Usually government regulation is about money, not safety. I wonder how the smell of money caused this off FDA regualtion!
Blood banks fear FDA plan would cut platelet-donor pool
Andrew Bridges Associated Press Feb. 25, 2006 12:00 AM
WASHINGTON - That sticky, colorless stuff in blood that makes it clot could become scarcer for chemotherapy, radiation and transplant patients who need regular transfusions.
The federal government wants to overhaul the guidelines for platelet donations to ensure donors are protected. Donation center officials say the changes could have an unintended consequence: as much as a 50 percent reduction in the supply.
They have flooded the Food and Drug Administration with letters of opposition, some running dozens of pages.
The government wants to limit annual platelet donations to 24 pints per donor.
The limit now is how often someone can donate: 24 times a year. That could equal 72 pints a year since donors can give up to three pints at a time.
Platelets, with just a five-day shelf life, are transfused almost immediately. They are chronically scarce.
The blood officials fear the changes to the 18-year-old guidelines would mean a 10 to 50 percent drop in the volume of donated platelets, which are vital for patients who can't make them on their own. During chemotherapy, cancer patients can require six to eight pints of transfused platelets a day for weeks.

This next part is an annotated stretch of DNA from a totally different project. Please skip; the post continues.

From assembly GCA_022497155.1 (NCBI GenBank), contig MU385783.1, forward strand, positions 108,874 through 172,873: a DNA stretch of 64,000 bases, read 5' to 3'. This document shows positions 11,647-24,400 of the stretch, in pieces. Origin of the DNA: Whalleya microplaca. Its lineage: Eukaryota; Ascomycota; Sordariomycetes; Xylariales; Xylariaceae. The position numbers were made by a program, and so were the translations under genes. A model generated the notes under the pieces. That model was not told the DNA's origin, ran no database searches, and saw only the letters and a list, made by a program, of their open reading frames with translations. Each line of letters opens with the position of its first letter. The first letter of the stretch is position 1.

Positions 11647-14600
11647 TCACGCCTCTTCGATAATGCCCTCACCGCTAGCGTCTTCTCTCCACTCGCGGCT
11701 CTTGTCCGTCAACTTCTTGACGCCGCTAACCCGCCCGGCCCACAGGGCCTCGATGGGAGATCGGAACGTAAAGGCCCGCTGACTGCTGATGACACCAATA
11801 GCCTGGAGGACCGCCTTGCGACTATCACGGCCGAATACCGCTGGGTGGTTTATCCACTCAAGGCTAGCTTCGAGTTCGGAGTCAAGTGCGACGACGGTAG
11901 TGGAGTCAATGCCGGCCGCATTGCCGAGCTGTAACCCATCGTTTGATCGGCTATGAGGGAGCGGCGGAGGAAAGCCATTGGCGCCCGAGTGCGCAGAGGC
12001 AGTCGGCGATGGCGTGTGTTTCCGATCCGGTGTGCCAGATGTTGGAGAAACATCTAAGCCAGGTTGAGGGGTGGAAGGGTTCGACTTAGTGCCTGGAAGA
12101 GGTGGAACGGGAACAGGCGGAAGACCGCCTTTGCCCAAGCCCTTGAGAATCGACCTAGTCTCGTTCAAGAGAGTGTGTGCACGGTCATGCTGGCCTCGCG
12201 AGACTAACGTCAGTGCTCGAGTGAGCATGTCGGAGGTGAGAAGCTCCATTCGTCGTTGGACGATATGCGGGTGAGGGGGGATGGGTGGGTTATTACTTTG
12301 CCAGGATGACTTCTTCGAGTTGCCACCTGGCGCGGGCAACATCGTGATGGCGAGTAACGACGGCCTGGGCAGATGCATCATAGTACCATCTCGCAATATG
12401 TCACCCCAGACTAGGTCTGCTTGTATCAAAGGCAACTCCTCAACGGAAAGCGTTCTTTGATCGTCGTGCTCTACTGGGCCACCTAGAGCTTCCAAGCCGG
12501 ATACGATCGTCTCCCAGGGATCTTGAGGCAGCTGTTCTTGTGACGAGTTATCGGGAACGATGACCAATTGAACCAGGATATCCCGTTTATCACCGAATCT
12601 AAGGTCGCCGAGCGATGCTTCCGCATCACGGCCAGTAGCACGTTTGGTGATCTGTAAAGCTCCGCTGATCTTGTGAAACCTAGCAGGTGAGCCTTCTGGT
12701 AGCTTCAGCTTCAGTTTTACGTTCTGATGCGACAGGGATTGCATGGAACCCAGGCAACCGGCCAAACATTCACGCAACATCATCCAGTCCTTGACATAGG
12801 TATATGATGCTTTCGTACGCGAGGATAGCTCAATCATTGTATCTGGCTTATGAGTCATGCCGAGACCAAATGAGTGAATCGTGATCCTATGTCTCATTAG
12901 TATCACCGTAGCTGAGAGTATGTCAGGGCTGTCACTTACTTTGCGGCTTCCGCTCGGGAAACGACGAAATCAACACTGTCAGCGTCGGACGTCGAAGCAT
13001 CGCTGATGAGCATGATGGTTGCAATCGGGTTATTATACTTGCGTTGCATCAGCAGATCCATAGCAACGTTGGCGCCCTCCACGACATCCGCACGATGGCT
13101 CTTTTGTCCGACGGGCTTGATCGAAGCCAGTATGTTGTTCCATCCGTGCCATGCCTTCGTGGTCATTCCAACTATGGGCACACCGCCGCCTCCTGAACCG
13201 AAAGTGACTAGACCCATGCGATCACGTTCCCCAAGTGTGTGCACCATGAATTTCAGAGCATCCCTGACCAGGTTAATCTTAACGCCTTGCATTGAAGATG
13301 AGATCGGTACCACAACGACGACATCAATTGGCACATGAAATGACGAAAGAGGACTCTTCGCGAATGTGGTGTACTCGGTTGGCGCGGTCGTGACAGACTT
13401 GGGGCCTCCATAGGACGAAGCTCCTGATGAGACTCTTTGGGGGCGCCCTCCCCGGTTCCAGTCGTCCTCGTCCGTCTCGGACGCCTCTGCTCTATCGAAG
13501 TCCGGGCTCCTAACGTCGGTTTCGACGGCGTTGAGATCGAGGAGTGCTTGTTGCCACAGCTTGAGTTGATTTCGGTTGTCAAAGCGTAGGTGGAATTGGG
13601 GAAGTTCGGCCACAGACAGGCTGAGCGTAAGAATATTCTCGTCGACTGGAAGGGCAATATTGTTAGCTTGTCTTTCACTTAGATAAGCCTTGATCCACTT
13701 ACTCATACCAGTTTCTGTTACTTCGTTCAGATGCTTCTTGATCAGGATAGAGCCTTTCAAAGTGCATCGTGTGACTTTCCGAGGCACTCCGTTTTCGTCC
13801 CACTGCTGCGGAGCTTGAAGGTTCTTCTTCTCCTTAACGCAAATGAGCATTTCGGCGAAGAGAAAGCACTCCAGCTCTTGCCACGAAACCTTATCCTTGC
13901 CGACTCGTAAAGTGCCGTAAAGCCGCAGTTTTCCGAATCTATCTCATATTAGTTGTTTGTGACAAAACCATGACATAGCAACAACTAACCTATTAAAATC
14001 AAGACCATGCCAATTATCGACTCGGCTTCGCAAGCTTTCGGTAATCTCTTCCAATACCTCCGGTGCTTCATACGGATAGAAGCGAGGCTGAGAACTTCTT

"It's something they need a continuous, reliable supply of," said Doug Delhay, who has donated more than 6 gallons of platelets since 1998. "To me, life is a gift we receive and it's a gift we can give," said Delhay, 52, a maintenance supervisor for an electric utility in the Lincoln., Neb., area.
In Arizona, United Blood Services collected platelets from 2,719 donors last year, with an average of 4.6 donations per donor.
The FDA's rationale and timing are coming under question.
"At a time when the supply is tight and for what reason? The FDA did not provide us with the information that tells us why," said Dr. Louis Katz, executive vice president for medical affairs at the Mississippi Valley Regional Blood Center in Davenport, Iowa.
Dr. Jay Epstein, director of the FDA's Office of Blood Research and Review, said the proposal is intended as a recommendation.
But donation officials said they would view it as a requirement.
"There were audible gasps all across the country at blood centers," said Katz, a member of the FDA's advisory committee.
In addition to volume restrictions, the FDA is proposing that a doctor be present or within 15 minutes of a donation center while platelets are being drawn and that people who take aspirin and medications such as Ibuprofen wait several days before giving platelets.
Epstein said 1988 was the last time the FDA's guidelines for platelet donations were overhauled.
Reporter Kerry Fehr-Snyder contributed to this article.